Labor managed to hold on to a narrow majority in 2008, holding on to eight of their seats. The Liberal Party won a seat in all five wards. In Ward 1, sitting Liberal councillor Allan Green was deselected, but he was re-elected as an independent. Independent Russ Dickens was also re-elected.

Labor lost its majority on Blacktown council at the 2012 election, retaining seven seats. The Liberal Party gained second seats in two wards, giving them a total of seven seats (including one taken from Allan Green), with Russ Dickens holding the balance of power.

Dickens sided with the Liberal Party in the 2012 mayoral vote, ending a lengthy period of Labor holding the Blacktown mayoralty. The Liberal Party’s Len Robinson was elected mayor, and was re-elected in 2013.

After two years of Liberal mayors, Labor regained the mayoralty in 2014. The election was conducted by secret ballot, and one of the seven Liberal councillors apparently cast their vote for Labor mayoral candidate Stephen Bali, giving him a majority. Bali defeated Liberal candidate Jess Diaz, who was slated to replace his party colleague Robinson.

When the time came to choose a mayor in 2015, Liberal councillor Jacqueline Donaldson decided to quit the Liberal Party. Donaldson supported Bali for a second term as mayor, and was supported by the Labor councillors as deputy mayor.

Labor regained a dominant position at the 2016 election, winning ten out of fifteen seats, with the other five going to the Liberal Party. Dickens and Donaldson both lost their seats running as independents.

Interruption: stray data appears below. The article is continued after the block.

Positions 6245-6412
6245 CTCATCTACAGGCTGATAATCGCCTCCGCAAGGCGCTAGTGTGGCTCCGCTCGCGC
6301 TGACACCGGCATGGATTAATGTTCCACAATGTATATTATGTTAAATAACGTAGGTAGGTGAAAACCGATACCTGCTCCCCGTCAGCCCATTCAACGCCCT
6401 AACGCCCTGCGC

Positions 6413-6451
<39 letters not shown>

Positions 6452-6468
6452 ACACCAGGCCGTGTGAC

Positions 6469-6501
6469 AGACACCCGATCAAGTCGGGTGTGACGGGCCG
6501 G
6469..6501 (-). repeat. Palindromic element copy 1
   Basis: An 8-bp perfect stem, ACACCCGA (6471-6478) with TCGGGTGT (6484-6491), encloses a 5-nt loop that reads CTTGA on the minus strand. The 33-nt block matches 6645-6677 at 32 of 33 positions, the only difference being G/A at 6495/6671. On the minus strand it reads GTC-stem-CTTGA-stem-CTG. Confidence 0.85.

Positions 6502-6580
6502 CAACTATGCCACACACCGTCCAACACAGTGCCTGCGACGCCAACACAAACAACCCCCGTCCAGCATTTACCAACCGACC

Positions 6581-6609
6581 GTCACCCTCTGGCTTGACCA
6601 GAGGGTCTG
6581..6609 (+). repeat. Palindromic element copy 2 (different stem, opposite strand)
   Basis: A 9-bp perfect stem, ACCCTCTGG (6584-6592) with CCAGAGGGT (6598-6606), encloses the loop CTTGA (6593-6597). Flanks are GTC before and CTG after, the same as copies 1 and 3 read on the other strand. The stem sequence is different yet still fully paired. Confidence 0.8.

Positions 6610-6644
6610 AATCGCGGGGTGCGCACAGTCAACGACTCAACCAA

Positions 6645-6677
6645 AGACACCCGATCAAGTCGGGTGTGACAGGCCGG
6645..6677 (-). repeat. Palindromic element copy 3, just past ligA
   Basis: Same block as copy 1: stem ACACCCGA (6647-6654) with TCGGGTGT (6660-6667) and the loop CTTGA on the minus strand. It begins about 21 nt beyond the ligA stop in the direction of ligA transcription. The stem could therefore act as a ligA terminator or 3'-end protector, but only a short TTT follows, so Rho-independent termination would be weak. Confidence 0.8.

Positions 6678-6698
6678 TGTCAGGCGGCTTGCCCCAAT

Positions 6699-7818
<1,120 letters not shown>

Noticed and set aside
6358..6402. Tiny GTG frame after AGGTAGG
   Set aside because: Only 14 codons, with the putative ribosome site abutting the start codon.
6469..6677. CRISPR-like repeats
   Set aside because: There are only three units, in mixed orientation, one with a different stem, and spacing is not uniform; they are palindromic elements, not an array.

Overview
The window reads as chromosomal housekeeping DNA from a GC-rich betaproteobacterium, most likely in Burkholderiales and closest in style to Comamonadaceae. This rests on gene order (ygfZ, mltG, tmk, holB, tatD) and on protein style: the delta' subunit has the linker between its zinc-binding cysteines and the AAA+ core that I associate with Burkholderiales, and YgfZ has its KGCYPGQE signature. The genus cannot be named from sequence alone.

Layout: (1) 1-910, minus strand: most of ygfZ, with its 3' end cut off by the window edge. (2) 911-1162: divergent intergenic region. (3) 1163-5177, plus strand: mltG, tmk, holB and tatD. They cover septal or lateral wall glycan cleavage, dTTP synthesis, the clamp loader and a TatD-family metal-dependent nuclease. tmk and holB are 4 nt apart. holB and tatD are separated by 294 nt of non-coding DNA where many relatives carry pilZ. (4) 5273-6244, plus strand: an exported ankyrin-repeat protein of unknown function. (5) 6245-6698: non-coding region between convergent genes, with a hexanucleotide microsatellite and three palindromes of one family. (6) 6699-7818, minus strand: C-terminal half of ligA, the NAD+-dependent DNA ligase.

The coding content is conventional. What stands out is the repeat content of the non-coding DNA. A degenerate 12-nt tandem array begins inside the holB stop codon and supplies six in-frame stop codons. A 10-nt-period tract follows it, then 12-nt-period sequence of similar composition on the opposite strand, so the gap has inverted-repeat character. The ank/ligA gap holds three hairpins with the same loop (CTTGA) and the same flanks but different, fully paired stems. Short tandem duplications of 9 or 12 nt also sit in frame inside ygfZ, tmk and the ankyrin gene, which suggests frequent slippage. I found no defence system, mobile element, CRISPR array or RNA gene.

Candidate summary
Watch this space.

Labor is in a pretty solid position in Blacktown. There would need to be a sizeable swing across at least half of the council to have them lose their majority.

There isn’t much of a third party movement in Blacktown. There is no crossbench on the council at the moment. Two independent councillors (one an ex-Liberal, the other with a long history of running as an independent) lost their seats in 2016. A stronger independent presence would make it harder for Labor to hold their majority.

2016 results

PartyVotes%SwingSeats won
Labor 80,17251.75+8.510
Liberal 41,33426.68-11.05
Greens 7,8975.10+2.6
Christian Democrats2,6441.71+0.3
Australia First2,5251.63+1.0

Vote breakdown by ward
The following two tables show the vote in each ward before and after the recent redistribution.

The Labor vote ranged from 63% in Ward 4 to just 43% in Ward 1 at the last election, while the Liberal vote ranged from 21.9% in Ward 3 to almost 40% in Ward 1.

The redistribution didn’t do much to the Labor votes in each ward, although it slightly lowered their vote in Ward 1. Similarly the Liberal vote didn’t budge much.

Labor is in most danger of losing a second seat in Ward 1, but to lose their majority they would need to lose three seats and that would likely require losses in wards 1, 2 and 3, which would be a lot.

Pre-redistribution vote numbers

Ward 143.039.617.50.0
Ward 245.926.89.69.4
Ward 349.221.921.47.5
Ward 462.923.912.31.0
Ward 559.519.14.58.3

Post-redistribution vote numbers

WardALP %LIB %Others %GRN %
Ward 142.939.817.30.0
Ward 246.226.817.89.2
Ward 350.121.820.87.2
Ward 461.524.612.51.4
Ward 558.520.313.67.6

Election results at the 2016 City of Blacktown election
Toggle between primary votes for Labor, the Liberal Party and independent candidates.